In sentencing proceedings yesterday, Davo’s sister said their 77-year-old mother was drinking vodka to “try and stop the pain”.
“We can never forgive and forget and this incident should just never have happened,” she said. “My mother hates you for what you have done, she says she wants to kill you with her own bare hands … she is all of 35 kilos. She can’t understand why you are alive and her son is dead. I have been numb, you took him away and I will never forgive you.”
A lawyer for Coleman told the Newcastle District Court his client had taken a blow to the head from playing rugby and had been in multiple car accidents.
Coleman told the court he was “obsessed” with Chris Davidson ’cause of the surf star’s conviction of a child sex offence years before.
“My obsession came because I wanted to protect young girls,” Coleman said. “I’d heard rumours from his history and I wanted to let him know it wasn’t acceptable in our community.”
The sentencing process continues.
Australian surf forecasting giant Swellnet back in the news for lewd and rude “uninvited peeping”
You’d think men would have learned their lesson by now. Permission must, clearly and specifically, be granted for any amorous activity to commence. But no. All sorts of cretins continue uninvited ogling, pinching, cat calling. Chief amongst them, and completely out of line, is Australian forecasting giant Swellnet.
Two years ago, the surf conjuring website “decided to strong-arm the public by erecting cameras pointing toward cherished once-secret waves while also brutally censoring opposition on its various pages.” The move was criticized, at the time, though Swellnet’s C-Suite executives declared they would win over the opposition.
Two years on, the campaign has appeared to have failed.
The furore over the camera — which is discreetly attached to a private home overlooking the Winki Pop surf break at Bells Beach on Victoria’s Surf Coast — centres on privacy fears and now involves a petition of 2,500 signatures bolstered by a local surf group and an academic report.
Those who oppose the camera say it breaches people’s right to privacy and is in conflict with the rules and values surrounding Bells Beach being a Surfing Recreation Reserve, which includes a ban on commercial activity without a permit.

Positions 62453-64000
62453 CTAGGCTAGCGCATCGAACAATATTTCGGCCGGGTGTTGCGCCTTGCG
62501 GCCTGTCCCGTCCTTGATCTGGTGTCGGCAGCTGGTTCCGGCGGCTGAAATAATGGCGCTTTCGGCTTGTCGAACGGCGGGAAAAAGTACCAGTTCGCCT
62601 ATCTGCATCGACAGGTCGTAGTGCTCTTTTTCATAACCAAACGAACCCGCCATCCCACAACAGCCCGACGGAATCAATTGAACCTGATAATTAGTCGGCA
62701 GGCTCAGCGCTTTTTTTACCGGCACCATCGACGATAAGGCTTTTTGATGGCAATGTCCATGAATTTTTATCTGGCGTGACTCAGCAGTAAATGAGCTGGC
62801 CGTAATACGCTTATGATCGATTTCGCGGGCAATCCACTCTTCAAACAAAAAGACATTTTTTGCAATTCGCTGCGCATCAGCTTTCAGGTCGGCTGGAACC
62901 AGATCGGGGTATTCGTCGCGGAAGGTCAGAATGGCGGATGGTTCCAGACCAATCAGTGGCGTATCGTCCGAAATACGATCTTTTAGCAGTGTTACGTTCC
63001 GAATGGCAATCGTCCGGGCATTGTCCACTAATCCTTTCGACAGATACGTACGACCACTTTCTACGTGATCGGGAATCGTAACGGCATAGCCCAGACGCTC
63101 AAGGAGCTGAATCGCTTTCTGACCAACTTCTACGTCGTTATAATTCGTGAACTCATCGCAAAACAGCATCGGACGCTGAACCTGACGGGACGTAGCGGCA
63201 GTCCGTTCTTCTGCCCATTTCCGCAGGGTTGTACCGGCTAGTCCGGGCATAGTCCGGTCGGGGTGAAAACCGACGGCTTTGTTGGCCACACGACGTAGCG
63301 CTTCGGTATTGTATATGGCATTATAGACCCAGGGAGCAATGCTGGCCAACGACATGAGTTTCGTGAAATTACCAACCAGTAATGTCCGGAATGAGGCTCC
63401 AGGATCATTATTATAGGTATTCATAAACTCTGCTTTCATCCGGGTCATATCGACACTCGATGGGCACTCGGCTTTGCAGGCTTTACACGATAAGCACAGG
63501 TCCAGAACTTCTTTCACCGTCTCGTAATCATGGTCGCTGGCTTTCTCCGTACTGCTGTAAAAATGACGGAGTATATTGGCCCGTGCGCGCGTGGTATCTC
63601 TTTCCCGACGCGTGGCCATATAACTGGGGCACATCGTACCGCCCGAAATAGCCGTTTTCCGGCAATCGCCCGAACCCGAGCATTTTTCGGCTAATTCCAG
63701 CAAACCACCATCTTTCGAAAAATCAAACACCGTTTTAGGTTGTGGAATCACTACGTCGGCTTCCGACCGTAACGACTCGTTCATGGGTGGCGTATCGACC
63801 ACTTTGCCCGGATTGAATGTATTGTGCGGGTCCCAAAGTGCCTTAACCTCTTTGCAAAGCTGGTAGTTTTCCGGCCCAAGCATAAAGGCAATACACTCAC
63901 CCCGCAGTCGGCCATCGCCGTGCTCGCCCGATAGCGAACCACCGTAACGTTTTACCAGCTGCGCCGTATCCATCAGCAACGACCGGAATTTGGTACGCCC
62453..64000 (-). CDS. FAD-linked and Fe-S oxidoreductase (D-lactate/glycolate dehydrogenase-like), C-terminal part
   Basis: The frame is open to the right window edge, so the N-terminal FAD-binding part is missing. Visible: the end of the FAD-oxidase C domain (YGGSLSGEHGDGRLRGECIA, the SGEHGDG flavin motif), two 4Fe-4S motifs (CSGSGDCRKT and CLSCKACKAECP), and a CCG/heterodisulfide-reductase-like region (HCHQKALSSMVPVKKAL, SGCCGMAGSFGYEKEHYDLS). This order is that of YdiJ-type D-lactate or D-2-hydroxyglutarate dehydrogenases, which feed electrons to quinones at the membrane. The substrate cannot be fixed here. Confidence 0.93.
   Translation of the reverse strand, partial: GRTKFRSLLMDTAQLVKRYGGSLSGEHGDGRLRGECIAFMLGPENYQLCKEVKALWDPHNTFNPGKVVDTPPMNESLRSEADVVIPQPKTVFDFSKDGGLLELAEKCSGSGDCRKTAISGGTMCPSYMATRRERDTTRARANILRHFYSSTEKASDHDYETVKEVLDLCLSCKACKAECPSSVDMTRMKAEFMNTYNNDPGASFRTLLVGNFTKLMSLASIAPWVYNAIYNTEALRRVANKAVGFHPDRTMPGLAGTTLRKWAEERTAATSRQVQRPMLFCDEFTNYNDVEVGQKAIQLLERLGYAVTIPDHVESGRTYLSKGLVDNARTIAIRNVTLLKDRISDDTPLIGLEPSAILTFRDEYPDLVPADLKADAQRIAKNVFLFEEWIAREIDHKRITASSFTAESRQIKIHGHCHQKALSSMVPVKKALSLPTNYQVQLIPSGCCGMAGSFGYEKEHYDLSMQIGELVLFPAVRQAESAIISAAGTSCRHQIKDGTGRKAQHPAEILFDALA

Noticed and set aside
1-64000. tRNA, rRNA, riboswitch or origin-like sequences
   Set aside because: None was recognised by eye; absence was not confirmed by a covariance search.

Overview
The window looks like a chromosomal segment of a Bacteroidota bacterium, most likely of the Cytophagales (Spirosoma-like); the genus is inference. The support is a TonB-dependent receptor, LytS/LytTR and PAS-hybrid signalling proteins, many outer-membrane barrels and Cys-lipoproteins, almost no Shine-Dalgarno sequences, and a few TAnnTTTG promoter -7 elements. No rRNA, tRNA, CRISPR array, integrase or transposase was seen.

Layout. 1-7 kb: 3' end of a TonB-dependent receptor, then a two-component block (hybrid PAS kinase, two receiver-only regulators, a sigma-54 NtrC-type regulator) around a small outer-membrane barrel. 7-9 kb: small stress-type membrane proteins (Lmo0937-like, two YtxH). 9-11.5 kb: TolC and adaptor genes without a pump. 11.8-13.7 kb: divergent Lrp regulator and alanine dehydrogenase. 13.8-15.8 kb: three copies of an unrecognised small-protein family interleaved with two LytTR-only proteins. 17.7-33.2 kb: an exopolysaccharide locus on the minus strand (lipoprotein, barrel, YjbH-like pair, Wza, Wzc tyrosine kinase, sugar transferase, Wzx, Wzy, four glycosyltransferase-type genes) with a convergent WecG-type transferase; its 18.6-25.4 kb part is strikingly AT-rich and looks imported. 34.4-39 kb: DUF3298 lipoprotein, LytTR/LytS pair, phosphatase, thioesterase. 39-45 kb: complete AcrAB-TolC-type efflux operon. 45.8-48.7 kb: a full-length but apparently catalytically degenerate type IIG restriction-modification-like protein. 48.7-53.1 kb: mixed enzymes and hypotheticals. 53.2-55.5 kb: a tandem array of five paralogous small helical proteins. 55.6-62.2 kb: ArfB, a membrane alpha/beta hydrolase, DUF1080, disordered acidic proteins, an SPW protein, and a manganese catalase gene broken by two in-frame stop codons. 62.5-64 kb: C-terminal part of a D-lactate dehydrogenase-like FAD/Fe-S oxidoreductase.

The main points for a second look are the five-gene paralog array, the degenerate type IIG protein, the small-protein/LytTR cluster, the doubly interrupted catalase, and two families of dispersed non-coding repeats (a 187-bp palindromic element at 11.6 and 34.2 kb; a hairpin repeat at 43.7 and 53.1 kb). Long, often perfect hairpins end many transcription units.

The Winki Pop camera can also only be accessed by those with a subscription to online surf forecast company Swellnet for a price of $10 a month, which has led to accusations from some locals of “filming public activity for private gain”.
Like revenge porn.
A petition which began circulating three weeks ago, demanding Swellnet take the naughty peeper away, already has, as stated, 2500 signatures and very much dividing the community.
Darren Noyes-Brown from the Surf Coast branch of the Surfrider Foundation said the camera was a “violation of the core values.”
Deakin University senior criminology lecturer Monique Mann said, “There’s a clear need here for further research to guide regulatory governance but ultimately, given that this camera has been installed in the absence of any community consultation or social license, there’s an argument for it to be removed.”
Sarah Reid works in a surf shop in Torquay and said, “A lot of people want to surf Bells Beach because it’s iconic, but it’s not a learner’s wave. If I can look at the camera at Winki Pop, I know I can send them somewhere safer or know that if they are absolutely set on Bells, I can check if it’s safe and let them know what to expect.” And added, “If it’s a privacy issue or a surveillance issue it’s absolute rubbish because they’re little black ants in the distance at Winki Pop. It’s [the camera] doing a service to the community. If someone wants to put a camera on their house that’s their agenda, I have no dramas with it. Bring on the cameras. I think it’s really funny that people signing the petition don’t surf, can’t surf or can’t get waves.”
Swellnet’s Stu Nettle, meanwhile, is back at headquarters, face pressed to computer screen beaming the illicit Winki images, drooling.